Government ethics officials have yet to respond to a congressional request for documents about Hillary Clinton's paid speeches.
Rep. Jason Chaffetz pressed the Office of Government Ethics last week for an explanation of its decision to exempt Clinton from laws compelling public officials to disclose all forms of income.
"Earlier this year, press reports indicated that former Secretary of State Hillary Clinton and her husband failed to disclose millions of dollars in paid speeches over the past thirteen years under the belief they did not have a duty to report that because the speeches were delivered on behalf of the Clinton Foundation, and not in the Secretary's or the President's personal capacity," Chaffetz wrote.
The Utah Republican cited "at least five speeches" for which Clinton routed her speaking fee to the philanthropy between 2014 and 2015. She did not list that income on her disclosure form as the law typically requires.
The ethics office's spokesman, Vincent Salamone, had issued a statement in May arguing public officials did not need to disclose payments if they are made directly to an organization, as was the case with the Clinton Foundation speaking fees.
However, Walter Shaub, director of the Office of Government Ethics, struggled to explain the statute behind Salamone's assertion during a hearing Dec. 16, simply arguing it was a "very long, very detailed" rule.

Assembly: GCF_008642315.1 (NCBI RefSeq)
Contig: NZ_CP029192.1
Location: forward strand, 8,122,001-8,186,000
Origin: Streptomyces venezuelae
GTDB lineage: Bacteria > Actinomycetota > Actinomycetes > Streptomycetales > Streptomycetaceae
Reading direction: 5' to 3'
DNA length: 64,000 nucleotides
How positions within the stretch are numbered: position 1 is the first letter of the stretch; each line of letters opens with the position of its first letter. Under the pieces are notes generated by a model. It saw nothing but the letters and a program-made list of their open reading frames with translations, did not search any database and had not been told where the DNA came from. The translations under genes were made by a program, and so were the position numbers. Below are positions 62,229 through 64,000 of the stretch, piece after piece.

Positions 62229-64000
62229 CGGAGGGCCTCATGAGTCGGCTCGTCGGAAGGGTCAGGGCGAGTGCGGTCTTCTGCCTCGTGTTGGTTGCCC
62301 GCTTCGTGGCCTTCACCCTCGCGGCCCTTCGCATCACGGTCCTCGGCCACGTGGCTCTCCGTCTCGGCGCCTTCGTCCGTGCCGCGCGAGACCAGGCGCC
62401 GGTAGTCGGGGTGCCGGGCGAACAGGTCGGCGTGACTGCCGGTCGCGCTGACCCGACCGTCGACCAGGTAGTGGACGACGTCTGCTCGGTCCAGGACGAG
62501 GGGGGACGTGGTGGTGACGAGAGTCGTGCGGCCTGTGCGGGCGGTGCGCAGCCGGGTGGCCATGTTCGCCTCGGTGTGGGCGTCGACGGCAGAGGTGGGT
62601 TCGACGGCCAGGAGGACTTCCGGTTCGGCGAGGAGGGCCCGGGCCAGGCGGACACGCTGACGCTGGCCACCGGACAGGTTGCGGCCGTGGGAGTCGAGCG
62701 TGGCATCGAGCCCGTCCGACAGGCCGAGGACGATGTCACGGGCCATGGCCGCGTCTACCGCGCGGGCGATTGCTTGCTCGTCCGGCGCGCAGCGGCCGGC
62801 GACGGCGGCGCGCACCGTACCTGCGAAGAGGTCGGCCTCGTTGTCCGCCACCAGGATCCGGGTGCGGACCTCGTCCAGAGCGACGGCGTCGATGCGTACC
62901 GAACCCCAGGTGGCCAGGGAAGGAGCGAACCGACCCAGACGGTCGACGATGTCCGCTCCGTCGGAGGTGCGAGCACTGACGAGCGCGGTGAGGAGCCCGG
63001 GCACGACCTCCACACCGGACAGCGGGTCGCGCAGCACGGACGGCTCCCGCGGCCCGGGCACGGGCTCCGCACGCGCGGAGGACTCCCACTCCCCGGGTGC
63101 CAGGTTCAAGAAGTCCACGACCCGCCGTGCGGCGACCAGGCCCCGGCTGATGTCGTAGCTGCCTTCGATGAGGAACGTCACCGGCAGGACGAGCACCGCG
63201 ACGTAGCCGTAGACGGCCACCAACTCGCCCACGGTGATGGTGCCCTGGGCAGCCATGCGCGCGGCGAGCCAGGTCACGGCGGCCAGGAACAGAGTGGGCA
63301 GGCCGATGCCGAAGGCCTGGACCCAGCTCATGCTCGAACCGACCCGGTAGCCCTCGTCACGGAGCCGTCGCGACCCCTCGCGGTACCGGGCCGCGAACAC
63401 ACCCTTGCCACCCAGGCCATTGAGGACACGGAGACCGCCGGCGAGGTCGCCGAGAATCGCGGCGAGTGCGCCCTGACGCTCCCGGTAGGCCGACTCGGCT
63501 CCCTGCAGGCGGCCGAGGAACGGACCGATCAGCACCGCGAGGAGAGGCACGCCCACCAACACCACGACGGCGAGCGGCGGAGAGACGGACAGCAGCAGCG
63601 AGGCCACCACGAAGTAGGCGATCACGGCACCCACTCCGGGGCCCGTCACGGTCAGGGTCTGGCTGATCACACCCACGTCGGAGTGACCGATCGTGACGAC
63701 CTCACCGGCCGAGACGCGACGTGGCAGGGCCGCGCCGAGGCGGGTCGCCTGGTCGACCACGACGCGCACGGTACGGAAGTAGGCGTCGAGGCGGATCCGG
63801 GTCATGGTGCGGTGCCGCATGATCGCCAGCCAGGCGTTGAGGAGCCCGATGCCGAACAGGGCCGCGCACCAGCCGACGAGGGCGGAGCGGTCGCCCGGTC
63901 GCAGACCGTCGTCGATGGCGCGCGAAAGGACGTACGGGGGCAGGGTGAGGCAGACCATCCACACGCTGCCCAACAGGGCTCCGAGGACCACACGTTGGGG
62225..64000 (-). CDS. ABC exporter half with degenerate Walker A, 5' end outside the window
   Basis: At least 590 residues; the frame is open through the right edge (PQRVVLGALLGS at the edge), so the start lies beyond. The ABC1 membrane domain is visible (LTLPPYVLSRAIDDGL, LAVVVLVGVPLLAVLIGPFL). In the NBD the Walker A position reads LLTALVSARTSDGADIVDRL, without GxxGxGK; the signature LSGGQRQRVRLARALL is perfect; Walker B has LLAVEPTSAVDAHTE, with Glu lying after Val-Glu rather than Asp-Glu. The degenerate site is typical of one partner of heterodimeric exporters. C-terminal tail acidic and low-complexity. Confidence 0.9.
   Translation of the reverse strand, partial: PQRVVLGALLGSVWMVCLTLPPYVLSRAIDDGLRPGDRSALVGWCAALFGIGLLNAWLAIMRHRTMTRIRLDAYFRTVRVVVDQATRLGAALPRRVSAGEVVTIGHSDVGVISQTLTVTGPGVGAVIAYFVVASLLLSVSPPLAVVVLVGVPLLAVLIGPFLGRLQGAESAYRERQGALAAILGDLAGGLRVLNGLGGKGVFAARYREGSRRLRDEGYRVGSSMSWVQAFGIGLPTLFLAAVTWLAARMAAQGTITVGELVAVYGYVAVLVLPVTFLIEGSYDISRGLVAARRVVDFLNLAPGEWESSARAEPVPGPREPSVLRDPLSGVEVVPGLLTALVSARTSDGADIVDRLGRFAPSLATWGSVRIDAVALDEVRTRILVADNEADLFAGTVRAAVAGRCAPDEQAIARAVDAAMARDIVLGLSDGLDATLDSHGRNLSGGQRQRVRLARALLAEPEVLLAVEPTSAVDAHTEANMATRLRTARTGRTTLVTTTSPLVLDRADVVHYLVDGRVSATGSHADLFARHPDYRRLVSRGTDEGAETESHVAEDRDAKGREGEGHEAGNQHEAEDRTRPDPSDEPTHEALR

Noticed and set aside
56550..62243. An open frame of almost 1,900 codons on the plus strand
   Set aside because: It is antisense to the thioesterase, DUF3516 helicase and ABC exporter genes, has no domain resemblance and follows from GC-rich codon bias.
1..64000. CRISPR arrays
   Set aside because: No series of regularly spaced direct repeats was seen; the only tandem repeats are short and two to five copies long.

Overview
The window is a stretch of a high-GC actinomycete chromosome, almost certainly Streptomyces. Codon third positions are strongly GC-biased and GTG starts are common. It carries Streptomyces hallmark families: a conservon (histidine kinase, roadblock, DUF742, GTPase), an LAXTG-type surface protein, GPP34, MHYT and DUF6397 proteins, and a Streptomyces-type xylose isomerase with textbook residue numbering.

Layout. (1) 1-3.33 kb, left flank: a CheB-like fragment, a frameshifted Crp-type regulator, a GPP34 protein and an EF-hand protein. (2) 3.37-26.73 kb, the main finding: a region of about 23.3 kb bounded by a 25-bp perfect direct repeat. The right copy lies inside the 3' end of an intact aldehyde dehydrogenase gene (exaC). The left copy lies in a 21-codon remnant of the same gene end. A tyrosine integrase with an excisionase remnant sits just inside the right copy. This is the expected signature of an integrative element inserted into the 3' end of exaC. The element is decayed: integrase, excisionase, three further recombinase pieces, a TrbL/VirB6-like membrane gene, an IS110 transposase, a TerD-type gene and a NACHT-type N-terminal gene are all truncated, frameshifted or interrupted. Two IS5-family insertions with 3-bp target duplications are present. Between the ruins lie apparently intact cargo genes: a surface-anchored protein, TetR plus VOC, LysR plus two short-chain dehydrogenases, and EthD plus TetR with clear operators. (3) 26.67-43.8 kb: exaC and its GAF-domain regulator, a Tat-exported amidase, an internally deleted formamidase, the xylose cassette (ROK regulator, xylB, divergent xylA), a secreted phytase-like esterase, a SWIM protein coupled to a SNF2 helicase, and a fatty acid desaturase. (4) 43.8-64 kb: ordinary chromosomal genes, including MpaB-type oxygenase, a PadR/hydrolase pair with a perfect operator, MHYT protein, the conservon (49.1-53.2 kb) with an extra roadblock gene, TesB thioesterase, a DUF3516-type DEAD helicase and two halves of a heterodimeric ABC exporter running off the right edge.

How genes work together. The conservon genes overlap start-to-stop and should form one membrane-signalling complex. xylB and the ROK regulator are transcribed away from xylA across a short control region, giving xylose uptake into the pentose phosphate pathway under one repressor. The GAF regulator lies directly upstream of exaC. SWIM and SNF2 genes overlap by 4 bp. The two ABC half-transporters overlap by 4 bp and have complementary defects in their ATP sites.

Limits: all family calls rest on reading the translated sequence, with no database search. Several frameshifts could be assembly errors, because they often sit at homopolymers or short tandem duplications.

Pressed later in the hearing to cite the exact statute, Shaub pointed to a rule that actually outlined requirements for officials to report income paid to a charity.
Chaffetz asked the ethics office to hand over all documents related to its discussions with the Clinton Foundation and both Clintons about speech fee disclosures made since Dec. 2008, when Clinton struck a deal with the White House just before becoming secretary of state.
That deal imposed stricter reporting requirements on Bill Clinton and the family's foundation given Hillary Clinton's impending position as the nation's chief diplomat.
Chaffetz asked the Office of Government Ethics to provide the records by Jan. 6. The ethics office did not immediately respond to a request for comment.